Building A One-Valve Radio Receiver
This manuscript is 14 pages in length, has 4,244 words, and 30 images, mainly colour photographs. It contains full instructions for building the receiver, including how to make the aluminium chassis, and where to get the components and valve.
This small receiver is built to a conventional design. I have chosen all the components because, although it is a valve receiver, they are still very easy to obtain.
It is built round an EF91 pentode valve. This type of valve was very common in television sets of the 1950s, and they are still around in great numbers. Prices vary, but they can usually be obtained from online suppliers such as Ebay, at very low prices, thus making them an ideal valve to make a start at valve radio construction. Equivalents are the Z77 and 6AM6 valves.
The EF91 uses a B7G valve holder, and these are also available on online. But it is worth remembering that they are generally referred to (quite incorrectly) as “valve bases!” So when searching, try either “B7G valve holder” or “B7G valve base”.
I used a small variable capacitor for tuning, as they are still in current production. It was a double type, with one set of fixed vanes having a value of 141.6pF and the other set 59.1pF. By connecting the fixed vanes together, this gave a maximum value of 200.7pF. A normal air-spaced tuning capacitor would have a value between about 400 and 500pF. In order to get a better medium wave coverage, I introduced a wave-change switch on the front panel. This switch, when made, adds a further 220pF to the total value of VC1, giving a maximum of 420.7pF. This splits the coverage into two separate wavebands, both adjacent to each other. This proved very satisfactory and both bands brought in a number of stations at good headphone strength.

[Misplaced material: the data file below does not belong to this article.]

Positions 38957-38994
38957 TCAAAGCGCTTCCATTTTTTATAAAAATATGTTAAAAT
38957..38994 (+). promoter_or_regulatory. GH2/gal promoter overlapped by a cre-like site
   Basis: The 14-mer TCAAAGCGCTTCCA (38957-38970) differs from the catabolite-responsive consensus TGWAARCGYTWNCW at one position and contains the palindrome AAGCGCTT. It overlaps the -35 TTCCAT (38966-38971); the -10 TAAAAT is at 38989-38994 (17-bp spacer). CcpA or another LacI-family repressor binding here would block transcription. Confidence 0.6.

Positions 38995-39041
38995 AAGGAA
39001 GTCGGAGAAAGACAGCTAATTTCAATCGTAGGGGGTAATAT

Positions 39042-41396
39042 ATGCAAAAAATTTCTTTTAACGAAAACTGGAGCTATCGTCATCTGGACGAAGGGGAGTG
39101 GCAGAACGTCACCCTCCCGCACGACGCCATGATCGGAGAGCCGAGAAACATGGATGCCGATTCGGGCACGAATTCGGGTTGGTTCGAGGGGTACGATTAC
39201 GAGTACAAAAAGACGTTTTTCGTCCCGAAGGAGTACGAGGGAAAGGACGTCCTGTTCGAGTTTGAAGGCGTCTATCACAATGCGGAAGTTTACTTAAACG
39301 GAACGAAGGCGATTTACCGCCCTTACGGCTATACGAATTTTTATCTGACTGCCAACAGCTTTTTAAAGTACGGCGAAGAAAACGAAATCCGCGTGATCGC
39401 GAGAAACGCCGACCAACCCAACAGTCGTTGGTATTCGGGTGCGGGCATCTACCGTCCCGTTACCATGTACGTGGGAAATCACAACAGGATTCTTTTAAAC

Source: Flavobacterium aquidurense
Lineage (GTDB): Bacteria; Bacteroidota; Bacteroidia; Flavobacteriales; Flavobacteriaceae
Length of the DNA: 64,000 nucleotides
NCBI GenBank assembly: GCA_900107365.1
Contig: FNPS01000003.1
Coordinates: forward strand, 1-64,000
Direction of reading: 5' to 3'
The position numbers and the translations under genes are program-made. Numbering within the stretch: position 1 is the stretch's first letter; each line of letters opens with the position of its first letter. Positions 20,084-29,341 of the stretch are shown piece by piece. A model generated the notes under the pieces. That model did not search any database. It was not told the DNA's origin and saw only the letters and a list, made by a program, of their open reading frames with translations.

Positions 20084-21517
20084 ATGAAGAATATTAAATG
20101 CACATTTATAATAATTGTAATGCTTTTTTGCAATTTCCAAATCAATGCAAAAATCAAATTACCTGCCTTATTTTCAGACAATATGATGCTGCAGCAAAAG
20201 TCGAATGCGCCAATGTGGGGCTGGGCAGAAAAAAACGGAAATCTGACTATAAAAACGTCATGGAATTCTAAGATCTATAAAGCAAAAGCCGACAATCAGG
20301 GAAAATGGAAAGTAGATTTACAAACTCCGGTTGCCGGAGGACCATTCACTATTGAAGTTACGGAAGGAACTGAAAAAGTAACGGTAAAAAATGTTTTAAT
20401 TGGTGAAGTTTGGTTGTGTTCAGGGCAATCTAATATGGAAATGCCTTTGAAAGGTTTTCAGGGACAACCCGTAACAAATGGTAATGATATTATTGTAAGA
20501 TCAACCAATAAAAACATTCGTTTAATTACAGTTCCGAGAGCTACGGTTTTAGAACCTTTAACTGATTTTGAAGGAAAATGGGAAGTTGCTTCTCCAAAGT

In years gone by, it was normal to use high impedance headphones for small battery receivers. These are now hard to find, and can be quite expensive, so I used a small mains transformer to match the valve to a pair of standard low impedance headphones that are commonly used for small radio, tape and CD players.
Tuning coils for small receivers don’t seem to be manufactured anymore, and winding your own can be tedious. I have used standard RF chokes that can be obtained for a few pence from online suppliers.
A lot of radio construction enthusiasts will already have most of the parts to build this little set, but they are readily obtainable if you are starting from scratch.
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